1) IRS E-mails: If you’ve received an email from the IRS relating to your refund or requesting taxpayer information, DON’T REPLY! This is a common scam that thieves use to steal your identity. Don’t even open the email if you can avoid doing so as some of these emails contain viruses or malware. The IRS never initiates contact via E-mail. If the IRS needs information from a taxpayer, they will send a formal notification via USPS mail on official letter head. If you receive any suspicious communications you believe are scams via email, forward them to firstname.lastname@example.org.
2) April 15th Deadline: Many taxpayers don’t realize that the deadline for filing a tax return only applies to those that owe money to the government. If you are due a refund the IRS allows you 4 years to file. It is always best to file and receive your refund the year you are due it, as the IRS does not pay interest. So, if you believe you are due a refund and you haven’t filed, have no fear, you’ve got plenty of time. No need to wait on line to file before the deadline. R&G Brenner has offices open after the tax season and throughout the year. Even if you file a day after the deadline, you should have no wait time to see a professional.
3) Filing Extensions: As stated above, if you are due a refund, you have 4 years to file your tax return and there is no need to file an extension. However, if you believe you will owe the IRS/State(s) and have not received all of your tax documents or you are simply not ready to file, you should consider filing an extension. Nevertheless, an extension for filing your tax return does not automatically grant you an extension to pay your taxes; the IRS still expects to be paid before the deadline. If you cannot pay all that is due, simply send what you can. The IRS will charge you interest on the balance due and you can set up a payment plan if you wish. If you do not pay, not only with the IRS charge interest but also a late filing penalty. The more money you owe, the steeper the penalty will be. So, file on time, or file an extension.
4) File Yourself or Use A Tax Pro?: The tax code is very complicated and littered with special credits & deductions. Unless you are filing a very simple return, it is almost never a good idea to file your own taxes. Simply put, even in this day and age, a computer questionnaire is not an adequate replacement for a professional. Check out the True Cost of Doing Your Own Taxes. On average, refunds using a Tax-Pro are $347-$841 HIGHER than Do-It-Yourself programs. The time you save is just as valuable–if not more so–that the money you’d spend on a professional.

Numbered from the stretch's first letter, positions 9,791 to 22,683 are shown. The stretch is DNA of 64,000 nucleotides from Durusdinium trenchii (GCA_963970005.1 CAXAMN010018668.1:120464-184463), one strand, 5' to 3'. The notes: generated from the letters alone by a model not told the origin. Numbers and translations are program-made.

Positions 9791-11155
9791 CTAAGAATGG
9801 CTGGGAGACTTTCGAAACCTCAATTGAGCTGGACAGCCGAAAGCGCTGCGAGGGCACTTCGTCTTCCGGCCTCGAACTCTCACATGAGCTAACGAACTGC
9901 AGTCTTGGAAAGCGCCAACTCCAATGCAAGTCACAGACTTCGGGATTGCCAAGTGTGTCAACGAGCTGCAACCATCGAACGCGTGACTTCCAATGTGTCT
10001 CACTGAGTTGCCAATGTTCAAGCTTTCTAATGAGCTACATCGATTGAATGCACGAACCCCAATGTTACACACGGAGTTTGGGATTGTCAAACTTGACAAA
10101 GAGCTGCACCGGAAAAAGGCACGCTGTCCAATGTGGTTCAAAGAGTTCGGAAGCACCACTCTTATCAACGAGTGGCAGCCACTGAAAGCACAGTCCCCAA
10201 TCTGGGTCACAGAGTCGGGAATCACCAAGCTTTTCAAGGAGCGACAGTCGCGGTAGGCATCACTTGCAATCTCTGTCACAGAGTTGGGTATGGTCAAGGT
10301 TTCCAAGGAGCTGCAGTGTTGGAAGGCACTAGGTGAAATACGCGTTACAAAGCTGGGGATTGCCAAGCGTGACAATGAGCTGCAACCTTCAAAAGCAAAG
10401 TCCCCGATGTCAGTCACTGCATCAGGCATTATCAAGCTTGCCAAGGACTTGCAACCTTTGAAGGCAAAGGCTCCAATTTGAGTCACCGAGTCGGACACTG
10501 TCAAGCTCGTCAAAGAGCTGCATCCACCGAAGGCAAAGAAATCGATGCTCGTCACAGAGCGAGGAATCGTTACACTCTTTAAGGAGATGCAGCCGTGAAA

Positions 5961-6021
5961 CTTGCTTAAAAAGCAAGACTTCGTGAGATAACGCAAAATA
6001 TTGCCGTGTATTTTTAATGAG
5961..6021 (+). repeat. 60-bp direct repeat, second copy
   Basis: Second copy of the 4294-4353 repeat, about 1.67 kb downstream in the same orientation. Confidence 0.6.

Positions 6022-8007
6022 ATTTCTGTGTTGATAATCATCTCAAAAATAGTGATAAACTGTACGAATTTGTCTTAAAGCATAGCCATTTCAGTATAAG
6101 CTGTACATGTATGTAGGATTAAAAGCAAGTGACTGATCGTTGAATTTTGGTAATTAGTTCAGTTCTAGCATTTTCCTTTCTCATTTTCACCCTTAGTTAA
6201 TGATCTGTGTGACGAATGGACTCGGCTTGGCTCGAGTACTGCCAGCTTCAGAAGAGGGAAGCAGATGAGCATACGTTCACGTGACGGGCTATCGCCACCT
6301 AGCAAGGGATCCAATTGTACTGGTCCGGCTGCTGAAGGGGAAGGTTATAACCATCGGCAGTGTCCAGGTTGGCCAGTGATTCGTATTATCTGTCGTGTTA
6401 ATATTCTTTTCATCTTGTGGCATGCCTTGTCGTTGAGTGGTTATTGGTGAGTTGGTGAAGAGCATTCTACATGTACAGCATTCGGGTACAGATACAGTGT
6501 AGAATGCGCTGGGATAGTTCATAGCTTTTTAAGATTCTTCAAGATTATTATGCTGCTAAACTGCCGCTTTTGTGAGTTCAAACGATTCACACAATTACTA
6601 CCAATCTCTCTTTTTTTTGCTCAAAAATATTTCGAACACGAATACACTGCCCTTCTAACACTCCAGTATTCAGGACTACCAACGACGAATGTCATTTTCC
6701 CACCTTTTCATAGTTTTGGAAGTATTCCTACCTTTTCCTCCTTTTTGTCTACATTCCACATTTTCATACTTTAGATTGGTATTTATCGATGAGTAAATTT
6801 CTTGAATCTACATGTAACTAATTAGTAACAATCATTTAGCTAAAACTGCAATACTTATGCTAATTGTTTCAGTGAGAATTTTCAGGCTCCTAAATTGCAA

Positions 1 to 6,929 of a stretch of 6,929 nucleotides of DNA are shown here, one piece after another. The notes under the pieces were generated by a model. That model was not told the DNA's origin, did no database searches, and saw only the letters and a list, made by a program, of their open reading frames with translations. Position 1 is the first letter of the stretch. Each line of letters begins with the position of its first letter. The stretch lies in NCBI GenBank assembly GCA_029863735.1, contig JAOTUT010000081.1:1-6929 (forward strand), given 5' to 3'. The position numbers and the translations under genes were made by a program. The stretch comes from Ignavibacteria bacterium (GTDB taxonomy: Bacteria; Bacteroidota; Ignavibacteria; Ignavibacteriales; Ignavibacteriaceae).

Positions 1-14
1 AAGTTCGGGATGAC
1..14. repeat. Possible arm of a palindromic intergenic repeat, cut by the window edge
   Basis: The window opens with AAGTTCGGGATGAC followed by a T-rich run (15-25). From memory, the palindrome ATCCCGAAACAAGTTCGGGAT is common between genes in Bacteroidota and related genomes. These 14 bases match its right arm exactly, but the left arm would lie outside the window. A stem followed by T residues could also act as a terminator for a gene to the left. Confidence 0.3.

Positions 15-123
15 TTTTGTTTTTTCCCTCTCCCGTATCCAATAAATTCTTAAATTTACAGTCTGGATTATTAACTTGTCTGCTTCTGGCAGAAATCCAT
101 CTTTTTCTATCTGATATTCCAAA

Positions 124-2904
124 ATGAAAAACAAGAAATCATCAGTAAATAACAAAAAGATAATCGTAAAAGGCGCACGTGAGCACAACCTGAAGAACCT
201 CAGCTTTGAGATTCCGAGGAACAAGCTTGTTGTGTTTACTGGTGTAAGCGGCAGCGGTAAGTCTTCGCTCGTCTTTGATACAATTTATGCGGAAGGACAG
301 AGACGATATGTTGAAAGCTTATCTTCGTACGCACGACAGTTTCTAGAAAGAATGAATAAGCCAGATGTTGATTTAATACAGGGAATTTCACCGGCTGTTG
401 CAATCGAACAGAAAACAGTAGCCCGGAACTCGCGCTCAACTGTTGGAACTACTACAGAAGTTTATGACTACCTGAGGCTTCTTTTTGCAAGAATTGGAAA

If you need help with any of the above, contact an R&G Brenner Tax Professional today, or call us toll free at (888) APRIL-15.
The following short video reviews some important information and common mistakes that taxpayers often make which can subject their tax returns to an Audit:
For more information, please contact an R&G Brenner Tax Professional today!
The following IRS Video explains the new area where Health Insurance coverage is to be reported on future W-2s.
According to a recent article, refunds are being delayed for some lower income taxpayers; especially those that file for the Earned Income Tax Credit (EITC). The primary reason for the delay is these taxpayers tend to file early, and these returns are particularly susceptible to Identity Theft & fraud. Highlights include:
- Delays are due to the closer scrutiny the IRS is paying to these returns in an effort to combat fraud/Identity Theft
- IRS spokesmen Terry Lemons claims that fewer than 5% of these types of tax returns are being delayed
- Wal-Mart has reported that they have cashed $1.7 Billion in refund checks this year so far, compared to about $3 billion in 2012. This significant drop is attributed to the delay in the tax filing season this year.
- Over 13 million filers claimed the EITC last year. Using the 5% figure above, that equates to about 650,000 delayed refunds
- The IRS is asking taxpayers to provide documentation for children living with them like birth certificates, doctors bills or report cards
If you recently changed your name (most commonly due to a recent marriage or divorce), the following are some valuable IRS tax tips to follow to ensure your tax return is not negatively impacted due to the name change:
1. If you took your spouse’s last name — or if you hyphenated your last names — you may run into complications if you don’t notify the SSA. When newlyweds file a tax return using their new last names, IRS computers can’t match the new name with the Social Security number.
2. If you recently divorced and changed back to your previous last name, you’ll also need to notify the SSA of this name change.
3. Informing the SSA of a name change is easy. Simply file a Form SS-5, Application for a Social Security Card, at your local SSA office or by mail and provide a recently issued document as proof of your legal name change.
4. Form SS-5 is available on SSA’s website at http://www.socialsecurity.gov/, by calling 800.772.1213 or at local offices. Your new card will have the same number as your previous card, but will show your new name.
5. If you adopted your spouse’s children after getting married and their names changed, you’ll need to update their names with SSA too. For adopted children without SSNs, the parents can apply for an Adoption Taxpayer Identification Number – or ATIN – by filing Form W-7A, Application for Taxpayer Identification Number for Pending U.S. Adoptions with the IRS. The ATIN is a temporary number used in place of an SSN on the tax return. Form W-7A is available on the IRS website at www.irs.gov or by calling 800-TAX-FORM (800.829.3676).
If you require assistance filing any name change application, an R&G Brenner professional can assist you by contacting us here.